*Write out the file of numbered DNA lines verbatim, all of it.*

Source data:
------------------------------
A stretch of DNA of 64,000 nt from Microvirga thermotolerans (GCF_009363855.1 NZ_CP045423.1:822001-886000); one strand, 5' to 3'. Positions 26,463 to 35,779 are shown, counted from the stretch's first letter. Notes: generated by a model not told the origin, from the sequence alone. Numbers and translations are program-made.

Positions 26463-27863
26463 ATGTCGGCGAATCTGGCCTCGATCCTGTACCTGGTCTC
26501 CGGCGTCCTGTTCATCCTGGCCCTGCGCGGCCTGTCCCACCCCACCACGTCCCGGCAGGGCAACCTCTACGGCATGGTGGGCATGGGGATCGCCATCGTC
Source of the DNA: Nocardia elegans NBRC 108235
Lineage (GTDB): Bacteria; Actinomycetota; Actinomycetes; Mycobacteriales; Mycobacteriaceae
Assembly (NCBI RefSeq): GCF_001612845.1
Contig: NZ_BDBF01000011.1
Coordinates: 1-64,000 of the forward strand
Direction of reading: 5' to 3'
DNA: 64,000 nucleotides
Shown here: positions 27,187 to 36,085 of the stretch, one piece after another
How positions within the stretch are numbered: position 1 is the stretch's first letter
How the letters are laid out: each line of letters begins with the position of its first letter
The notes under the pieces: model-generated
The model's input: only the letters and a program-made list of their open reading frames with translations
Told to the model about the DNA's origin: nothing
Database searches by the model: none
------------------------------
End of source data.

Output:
A stretch of DNA of 64,000 nt from Microvirga thermotolerans (GCF_009363855.1 NZ_CP045423.1:822001-886000); one strand, 5' to 3'. Positions 26,463 to 35,779 are shown, counted from the stretch's first letter. Notes: generated by a model not told the origin, from the sequence alone. Numbers and translations are program-made.

Positions 26463-27863
26463 ATGTCGGCGAATCTGGCCTCGATCCTGTACCTGGTCTC
26501 CGGCGTCCTGTTCATCCTGGCCCTGCGCGGCCTGTCCCACCCCACCACGTCCCGGCAGGGCAACCTCTACGGCATGGTGGGCATGGGGATCGCCATCGTC
Source of the DNA: Nocardia elegans NBRC 108235
Lineage (GTDB): Bacteria; Actinomycetota; Actinomycetes; Mycobacteriales; Mycobacteriaceae
Assembly (NCBI RefSeq): GCF_001612845.1
Contig: NZ_BDBF01000011.1
Coordinates: 1-64,000 of the forward strand
Direction of reading: 5' to 3'
DNA: 64,000 nucleotides
Shown here: positions 27,187 to 36,085 of the stretch, one piece after another
How positions within the stretch are numbered: position 1 is the stretch's first letter
How the letters are laid out: each line of letters begins with the position of its first letter
The notes under the pieces: model-generated
The model's input: only the letters and a program-made list of their open reading frames with translations
Told to the model about the DNA's origin: nothing
Database searches by the model: none